• Best Practices: Design your website and newsletter with users in mind. With regard to text and special effects, the “less is more” adage prevails. Choose a smart URL, link wisely, make sure you’ve got good mobile optimization, and attend to SEO and SERP concerns. Develop content that you can tap for multiple purposes. Make sure everything is clean, correct, and up-to-date.
  • Guard your investment: Don’t let a website or newsletter consume inordinate amounts of time and/or money. Secure your site against hackers. Avoid scams by never clicking through on links embedded in emails, even those that arrive via your website.
  • Evaluate: Don’t obsess over your analytics, but study them periodically to determine which web practices you should continue and which you should modify or cut.

Author of seventeen books published by six different presses, Deb Vanasse teaches on topics related to writing and publishing. She also edits and coaches writers of fiction and nonfiction. After thirty-six years in Alaska, she now lives on the north coast of Oregon between Astoria and Seaside.

Tuesday, February 16, 2016

Romancing the Book: What Writers Should Expect

Source: Digital Book World, Jan. 15, 2016

A comedian quipped that romance can be a lot like school—eager, bright-eyed anticipation succumbs to mundane and sometimes dissatisfying realities. Which is not to say that romance—or school—should be avoided, only that a person eventually needs to adjust her expectations.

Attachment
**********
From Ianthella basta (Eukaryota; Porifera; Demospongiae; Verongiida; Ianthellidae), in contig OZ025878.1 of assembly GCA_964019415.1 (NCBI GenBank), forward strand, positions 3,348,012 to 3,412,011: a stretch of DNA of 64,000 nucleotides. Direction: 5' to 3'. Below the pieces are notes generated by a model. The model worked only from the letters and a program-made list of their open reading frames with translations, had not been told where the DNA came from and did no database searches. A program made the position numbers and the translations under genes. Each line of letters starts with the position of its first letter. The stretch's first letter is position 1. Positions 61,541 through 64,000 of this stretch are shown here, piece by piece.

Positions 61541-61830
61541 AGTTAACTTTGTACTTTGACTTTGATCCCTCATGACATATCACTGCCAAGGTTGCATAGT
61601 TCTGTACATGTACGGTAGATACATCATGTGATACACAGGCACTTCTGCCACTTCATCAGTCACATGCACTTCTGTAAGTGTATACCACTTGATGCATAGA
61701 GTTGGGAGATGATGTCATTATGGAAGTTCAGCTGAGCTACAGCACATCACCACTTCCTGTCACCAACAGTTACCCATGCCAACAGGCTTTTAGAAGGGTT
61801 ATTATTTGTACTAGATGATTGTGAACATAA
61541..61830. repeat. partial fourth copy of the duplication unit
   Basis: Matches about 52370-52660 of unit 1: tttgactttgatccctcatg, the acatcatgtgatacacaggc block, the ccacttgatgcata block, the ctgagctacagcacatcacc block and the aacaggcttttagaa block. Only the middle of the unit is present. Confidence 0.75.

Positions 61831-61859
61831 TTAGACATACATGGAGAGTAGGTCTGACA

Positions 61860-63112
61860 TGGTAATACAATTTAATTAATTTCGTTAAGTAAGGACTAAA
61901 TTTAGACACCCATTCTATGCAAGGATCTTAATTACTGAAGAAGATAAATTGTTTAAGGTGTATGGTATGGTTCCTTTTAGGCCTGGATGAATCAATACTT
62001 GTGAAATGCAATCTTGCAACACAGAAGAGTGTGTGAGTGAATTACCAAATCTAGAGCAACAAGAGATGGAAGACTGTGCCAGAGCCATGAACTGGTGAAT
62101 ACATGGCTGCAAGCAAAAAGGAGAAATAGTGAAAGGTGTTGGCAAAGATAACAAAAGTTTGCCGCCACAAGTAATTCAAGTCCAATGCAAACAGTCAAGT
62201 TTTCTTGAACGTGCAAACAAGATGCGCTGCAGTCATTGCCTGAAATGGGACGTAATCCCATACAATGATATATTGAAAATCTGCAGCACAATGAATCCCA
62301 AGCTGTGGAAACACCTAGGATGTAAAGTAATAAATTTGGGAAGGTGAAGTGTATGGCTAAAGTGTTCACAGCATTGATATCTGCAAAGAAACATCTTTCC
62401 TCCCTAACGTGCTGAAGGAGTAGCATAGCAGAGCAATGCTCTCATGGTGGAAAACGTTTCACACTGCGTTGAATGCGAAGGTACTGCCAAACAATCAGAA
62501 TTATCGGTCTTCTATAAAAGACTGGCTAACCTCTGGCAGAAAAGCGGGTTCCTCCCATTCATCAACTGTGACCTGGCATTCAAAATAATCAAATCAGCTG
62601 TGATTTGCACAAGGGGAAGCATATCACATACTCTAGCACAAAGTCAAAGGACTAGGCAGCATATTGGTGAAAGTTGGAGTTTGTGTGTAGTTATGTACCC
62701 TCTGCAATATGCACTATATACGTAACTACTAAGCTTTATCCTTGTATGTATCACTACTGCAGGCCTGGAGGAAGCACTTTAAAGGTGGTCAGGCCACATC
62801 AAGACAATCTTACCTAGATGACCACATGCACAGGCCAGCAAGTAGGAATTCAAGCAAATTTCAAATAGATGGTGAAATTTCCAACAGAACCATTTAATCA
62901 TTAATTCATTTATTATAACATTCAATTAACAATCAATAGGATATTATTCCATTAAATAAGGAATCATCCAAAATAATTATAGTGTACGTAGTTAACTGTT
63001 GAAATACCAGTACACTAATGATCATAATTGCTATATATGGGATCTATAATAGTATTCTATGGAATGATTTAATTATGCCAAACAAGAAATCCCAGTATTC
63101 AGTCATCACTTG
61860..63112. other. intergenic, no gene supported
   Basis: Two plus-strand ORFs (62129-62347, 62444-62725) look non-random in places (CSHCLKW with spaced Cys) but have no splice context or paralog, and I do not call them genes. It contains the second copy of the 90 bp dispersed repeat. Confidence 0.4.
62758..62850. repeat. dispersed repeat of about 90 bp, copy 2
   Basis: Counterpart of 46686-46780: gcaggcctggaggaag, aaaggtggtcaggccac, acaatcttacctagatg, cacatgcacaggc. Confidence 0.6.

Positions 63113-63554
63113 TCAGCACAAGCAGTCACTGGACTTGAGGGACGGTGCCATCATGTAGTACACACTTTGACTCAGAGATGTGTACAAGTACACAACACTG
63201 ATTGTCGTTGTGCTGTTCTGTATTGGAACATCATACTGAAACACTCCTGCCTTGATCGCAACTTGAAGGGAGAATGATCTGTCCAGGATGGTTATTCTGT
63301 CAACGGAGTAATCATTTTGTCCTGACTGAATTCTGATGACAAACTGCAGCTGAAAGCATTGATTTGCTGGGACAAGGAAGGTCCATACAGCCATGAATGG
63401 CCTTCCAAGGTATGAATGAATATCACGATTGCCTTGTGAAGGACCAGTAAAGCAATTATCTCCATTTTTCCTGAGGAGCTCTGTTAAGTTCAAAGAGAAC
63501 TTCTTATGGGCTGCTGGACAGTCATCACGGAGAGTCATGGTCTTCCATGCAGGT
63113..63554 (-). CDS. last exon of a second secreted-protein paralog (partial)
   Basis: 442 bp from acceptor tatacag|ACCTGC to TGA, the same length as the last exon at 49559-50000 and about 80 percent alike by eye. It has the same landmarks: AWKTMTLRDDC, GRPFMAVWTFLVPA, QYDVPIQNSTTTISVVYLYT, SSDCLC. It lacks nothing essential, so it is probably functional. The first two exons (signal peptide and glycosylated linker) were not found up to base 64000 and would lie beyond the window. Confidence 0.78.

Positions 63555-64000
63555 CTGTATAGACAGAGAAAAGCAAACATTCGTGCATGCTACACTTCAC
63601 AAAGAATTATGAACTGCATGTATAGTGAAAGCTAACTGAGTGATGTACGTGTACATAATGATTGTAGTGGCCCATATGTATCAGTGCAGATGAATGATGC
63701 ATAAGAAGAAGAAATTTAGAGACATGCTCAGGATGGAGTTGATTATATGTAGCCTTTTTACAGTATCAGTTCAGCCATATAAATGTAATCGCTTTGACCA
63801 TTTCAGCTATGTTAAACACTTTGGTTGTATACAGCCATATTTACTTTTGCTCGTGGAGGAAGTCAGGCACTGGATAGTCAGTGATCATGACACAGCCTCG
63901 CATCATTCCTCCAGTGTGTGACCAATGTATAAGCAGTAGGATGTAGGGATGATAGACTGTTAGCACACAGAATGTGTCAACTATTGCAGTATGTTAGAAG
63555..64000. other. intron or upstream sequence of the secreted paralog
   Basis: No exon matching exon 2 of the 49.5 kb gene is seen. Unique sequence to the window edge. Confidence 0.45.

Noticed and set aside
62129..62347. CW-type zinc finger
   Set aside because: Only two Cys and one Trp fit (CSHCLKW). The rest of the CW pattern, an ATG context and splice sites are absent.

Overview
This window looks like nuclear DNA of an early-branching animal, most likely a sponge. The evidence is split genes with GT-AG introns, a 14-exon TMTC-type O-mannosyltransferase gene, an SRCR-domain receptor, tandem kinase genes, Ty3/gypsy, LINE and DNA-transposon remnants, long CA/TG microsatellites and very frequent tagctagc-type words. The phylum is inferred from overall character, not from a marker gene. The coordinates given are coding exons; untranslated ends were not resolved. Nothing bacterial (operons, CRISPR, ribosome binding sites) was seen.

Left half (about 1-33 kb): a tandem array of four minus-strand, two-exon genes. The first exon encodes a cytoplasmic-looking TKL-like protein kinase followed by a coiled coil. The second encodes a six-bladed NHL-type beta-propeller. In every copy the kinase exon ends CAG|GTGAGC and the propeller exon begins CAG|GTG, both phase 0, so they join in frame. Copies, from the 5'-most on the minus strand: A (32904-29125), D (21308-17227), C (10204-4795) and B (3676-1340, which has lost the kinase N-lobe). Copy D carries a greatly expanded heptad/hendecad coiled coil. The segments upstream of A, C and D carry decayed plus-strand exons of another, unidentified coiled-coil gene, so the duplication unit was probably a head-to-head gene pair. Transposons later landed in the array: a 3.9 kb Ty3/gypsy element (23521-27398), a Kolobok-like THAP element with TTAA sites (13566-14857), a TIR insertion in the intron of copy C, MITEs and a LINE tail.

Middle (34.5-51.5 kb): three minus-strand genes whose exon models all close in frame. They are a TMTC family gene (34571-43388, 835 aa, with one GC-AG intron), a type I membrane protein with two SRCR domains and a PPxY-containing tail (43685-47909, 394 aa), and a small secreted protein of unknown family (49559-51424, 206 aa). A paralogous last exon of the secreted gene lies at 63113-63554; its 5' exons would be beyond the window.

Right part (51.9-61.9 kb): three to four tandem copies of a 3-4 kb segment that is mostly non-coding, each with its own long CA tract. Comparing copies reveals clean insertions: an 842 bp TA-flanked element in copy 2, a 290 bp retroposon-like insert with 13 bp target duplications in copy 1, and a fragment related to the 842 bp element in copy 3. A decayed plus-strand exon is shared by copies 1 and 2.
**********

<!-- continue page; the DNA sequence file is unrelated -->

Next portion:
A significant subset of the population, writers somehow are wooed into the intense and potentially frustrating enterprise of creating books. Seduced by the idea of how wonderful it must be to publish, they can end up shattered by the results.

Cling to your initial expectations, and in all likelihood you’ll be disappointed. But it doesn’t have to be that way. Just as you adjust to the realities of school and of marriage, you can adjust to the realities of publishing:

Book sales won’t make you rich: Don’t take my word for it—check out the results of the most recent author survey by Digital Book World. Of those who responded, traditionally published authors who earned an advance on their last book reported the highest net proceeds from the sales of that book: $5,000 to $10,000. Publishing through their own companies, indie authors saw the next highest median returns from their latest book: $500 - $1,000. Bumping bottom: solo authors, who reported median returns of $0 - $500 on their latest book.

Discoverability is difficult: Even when publishers invest big bucks, there’s no guarantee a book will be discovered. There’s a whole lot of noise out there, and shouting doesn’t mean you’ll be heard.

Effort is required: Writing may be joyful, but it’s not easy, especially if you intend to do it well.

Writers support one another: Though the competition for readers is fierce, writers are a supportive bunch. They’re also smart, and a lot of fun to hang out with.

For intrinsic rewards, writing is tough to beat: Analogies of romance and education again come to mind. Money aside, the rewards are beyond measure—new understandings of yourself and the world, deep satisfaction, contributions that endure.